Thursday, May 25, 2017

The Demigods of Hospitality

Have you ever wondered how Fisi Campers in the Mara Triangle can collect data tirelessly day after day after day?  Well the secret is that Serena Camp has a backbone that few outside the project know about.  Actually, there are two backbones, and their names are: Philimon and Moses.  They humbly accept the title of “Camp Attendants”, but what they do on a daily basis is closer to quests of epic-heroes of ancient history, akin to Gilgamesh and Hercules.  Philimon and Moses cook our meals for us, clean the dishes, wash our clothes, cut the grass to keep venomous snakes at bay, wash the cars, purify our drinking water, sweep the tents, care for our guests, keep large game away from camp, care for our guests, fix broken tent zippers, maintain the tent tarps that keep us dry, prepare goats for inhibition trials, point out interesting wildlife around camp (like chameleons!), liaison with local farmers to get all the fruits and veggies we crave…I mean I could literally write an entire page for the duties they carry out on a daily basis – some of which aren’t even part of their job description, but they do it anyway just because they know it will make us happy.  Most of the time, they know what we need even before we ourselves know.  Fresh towels will mysteriously show up outside tents, zippers will be magically fixed before we even have the opportunity to report them as broken, cakes will be baked to take out as snacks on observations without prompting (Their excuse was that we had extra sugar that they wanted to use), and even when the Triangle is over 50% mud we will still have the cleanest cars in the Mara.  There are even whispers that Philimon and Moses can influence local weather patterns for short periods of time.  We go out many a night in the rainy seasons and look up at the sky to realize that there is a singular shaft of light shining over camp and the territory we’re working in, surrounded by torrential downpours.  It still remains unclear just how the guys channel this degree of environmental energy.
Philimon and Moses' pride and joy...behold the immaculacy of the Serena kitchen tent, the source of all of Serena's culinary happiness.
The most egregious example of their complete and utter desire to, not only go above and beyond their basic responsibilities, but decrease the amount of stress in our lives was when we were attempting to get a wiring guru from the town of Kilgoris down to the camp to perform a life-saving electrical overhaul on KAL.  We kept getting blown off by this fellow, who had one excuse after another.  Philimon deemed this situation unacceptable with the cruiser just idling away in the driveway and unable to be used for observations, so unbeknownst to us he called a bunch of mechanics and demanded to know where he could find a wiring specialist with the professional know-how to get KAL back into the fight.  The next day an electrician from Itong came to camp, completely rewired the cruiser in a single day (it was expected to be a three-day job) and we haven’t had an electrical problem with KAL ever since.  If you ask the guys why they do what they do, they’ll tell you: “We do everything we can to make [the RA’s] lives easy so [the RA’s] only focus on their work”.  The first time they said this to me was probably one of the most humbling experiences I’ve had in the last couple of years, especially given the amount of time they spend away from their own families to take care of us.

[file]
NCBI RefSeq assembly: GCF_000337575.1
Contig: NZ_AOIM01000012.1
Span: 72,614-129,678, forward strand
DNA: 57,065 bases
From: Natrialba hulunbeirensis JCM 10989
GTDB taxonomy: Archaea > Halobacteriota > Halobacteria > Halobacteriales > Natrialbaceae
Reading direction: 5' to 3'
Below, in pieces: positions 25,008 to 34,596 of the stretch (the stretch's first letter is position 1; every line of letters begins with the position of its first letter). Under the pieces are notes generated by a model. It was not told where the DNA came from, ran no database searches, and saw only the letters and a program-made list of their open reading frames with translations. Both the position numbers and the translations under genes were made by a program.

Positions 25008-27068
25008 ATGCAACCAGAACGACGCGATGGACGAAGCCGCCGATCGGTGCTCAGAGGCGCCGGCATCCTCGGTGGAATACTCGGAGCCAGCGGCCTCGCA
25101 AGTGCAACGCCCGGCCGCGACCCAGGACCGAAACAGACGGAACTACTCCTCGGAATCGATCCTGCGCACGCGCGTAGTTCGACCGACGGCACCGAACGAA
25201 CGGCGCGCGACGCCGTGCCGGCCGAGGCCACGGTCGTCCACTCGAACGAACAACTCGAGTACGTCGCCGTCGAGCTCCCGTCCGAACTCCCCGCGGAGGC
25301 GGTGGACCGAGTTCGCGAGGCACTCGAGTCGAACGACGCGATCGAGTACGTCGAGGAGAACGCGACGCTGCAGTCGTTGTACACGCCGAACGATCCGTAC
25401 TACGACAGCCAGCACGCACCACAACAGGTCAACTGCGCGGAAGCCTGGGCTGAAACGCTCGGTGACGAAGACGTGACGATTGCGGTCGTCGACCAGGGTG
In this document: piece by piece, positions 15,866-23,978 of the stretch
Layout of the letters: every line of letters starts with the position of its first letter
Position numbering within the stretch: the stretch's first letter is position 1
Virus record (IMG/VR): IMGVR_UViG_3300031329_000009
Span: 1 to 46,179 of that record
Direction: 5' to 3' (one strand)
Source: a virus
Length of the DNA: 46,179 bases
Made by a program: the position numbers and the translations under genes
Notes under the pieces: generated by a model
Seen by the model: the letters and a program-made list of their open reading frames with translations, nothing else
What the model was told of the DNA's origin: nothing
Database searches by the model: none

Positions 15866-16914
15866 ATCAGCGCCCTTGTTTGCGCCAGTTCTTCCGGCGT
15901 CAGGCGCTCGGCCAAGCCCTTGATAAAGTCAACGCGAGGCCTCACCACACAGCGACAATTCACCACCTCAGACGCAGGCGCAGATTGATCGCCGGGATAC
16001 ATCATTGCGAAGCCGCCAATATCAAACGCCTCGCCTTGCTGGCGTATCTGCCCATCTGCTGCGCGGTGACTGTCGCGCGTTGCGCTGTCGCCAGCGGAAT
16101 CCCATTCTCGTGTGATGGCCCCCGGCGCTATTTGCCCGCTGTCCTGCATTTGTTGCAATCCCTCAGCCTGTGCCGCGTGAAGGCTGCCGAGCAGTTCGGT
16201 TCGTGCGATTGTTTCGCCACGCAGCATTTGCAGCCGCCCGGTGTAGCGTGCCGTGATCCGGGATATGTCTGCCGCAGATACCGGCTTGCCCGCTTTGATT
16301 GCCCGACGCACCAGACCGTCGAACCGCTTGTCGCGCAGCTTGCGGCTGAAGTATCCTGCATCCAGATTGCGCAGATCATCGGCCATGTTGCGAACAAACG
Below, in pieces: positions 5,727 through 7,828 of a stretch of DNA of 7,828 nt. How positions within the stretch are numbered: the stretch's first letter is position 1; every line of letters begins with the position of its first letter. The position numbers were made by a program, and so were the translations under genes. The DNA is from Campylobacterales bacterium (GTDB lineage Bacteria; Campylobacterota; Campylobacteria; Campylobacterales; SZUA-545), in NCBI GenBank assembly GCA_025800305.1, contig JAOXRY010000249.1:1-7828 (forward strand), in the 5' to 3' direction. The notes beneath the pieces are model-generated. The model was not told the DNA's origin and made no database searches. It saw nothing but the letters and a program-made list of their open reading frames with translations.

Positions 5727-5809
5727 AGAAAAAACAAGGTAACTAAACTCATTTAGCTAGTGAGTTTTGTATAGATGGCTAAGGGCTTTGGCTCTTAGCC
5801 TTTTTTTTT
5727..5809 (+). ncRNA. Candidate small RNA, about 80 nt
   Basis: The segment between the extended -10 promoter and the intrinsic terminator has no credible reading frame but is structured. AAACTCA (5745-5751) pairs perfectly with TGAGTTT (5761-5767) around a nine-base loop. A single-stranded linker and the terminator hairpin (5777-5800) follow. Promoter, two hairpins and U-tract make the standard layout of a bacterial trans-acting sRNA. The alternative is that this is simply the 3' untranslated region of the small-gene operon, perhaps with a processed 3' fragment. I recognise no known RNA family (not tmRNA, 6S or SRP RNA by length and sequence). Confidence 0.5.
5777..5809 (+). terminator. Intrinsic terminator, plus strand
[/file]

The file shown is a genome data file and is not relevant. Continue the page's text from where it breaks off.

Philimon (left) and Moses (right) with the lab tent in the background.

Philimon and Moses are truly amazing individuals.  So out of appreciation for their incredible daily efforts, I’d like you guys to get to know a little bit more about them.  Philimon and Moses are brothers, with Philmon being the elder.  They come from the town of Kilgoris which is about 75km from the Mara Triangle.  Grew up in the Naiguran family with five brothers and 3 sisters, and they hail from the Maasai tribe.   In Kilgoris, Philimon lives on the hill Shartuka with his wife where he has three boys and five girls of his own.  He owns five dairy cows and grows maize, beans, sweet potatoes, and bananas on his land.  Philimon has worked for the project for nine years, before which he was a sauce chef at African Safari Club.  Meanwhile, Moses lives on the hill Orongai.  His family consists of his wife, three boys and three girls.  He grows bananas, skuma (collard greens), and beans, amongst other small plots of produce.  For livestock, Moses keeps eight cows and seven sheep.  Before he worked for Fisi camp, Moses worked on a hot air balloon crew at Fig Tree camp, but he’s been going eight years strong with us.  When asked about their favorite meals at home – Philimon went with the age-old tradition of ugali (a maize flour staple in East Africa), skuma, nyama (meat), and milk from his cows; while Moses prefers ugali, gtherie (a mix of corns and beans), and chapatti (a soft flatbread originally from India).  In camp, their favorite chore (and pastime) is walking around camp in the early morning and inspecting the tarps, tents, and other camp belongings to ensure they’re 1) still present and have not been stolen by the fisi and 2) are in tip-top shape.  Hm? What’s that? You want to know what their least favorite activity in camp is? Stop being so foolish, this is Philimon and Moses we’re talking about! They love every aspect of their jobs, you can ask them yourself if you don’t believe me!

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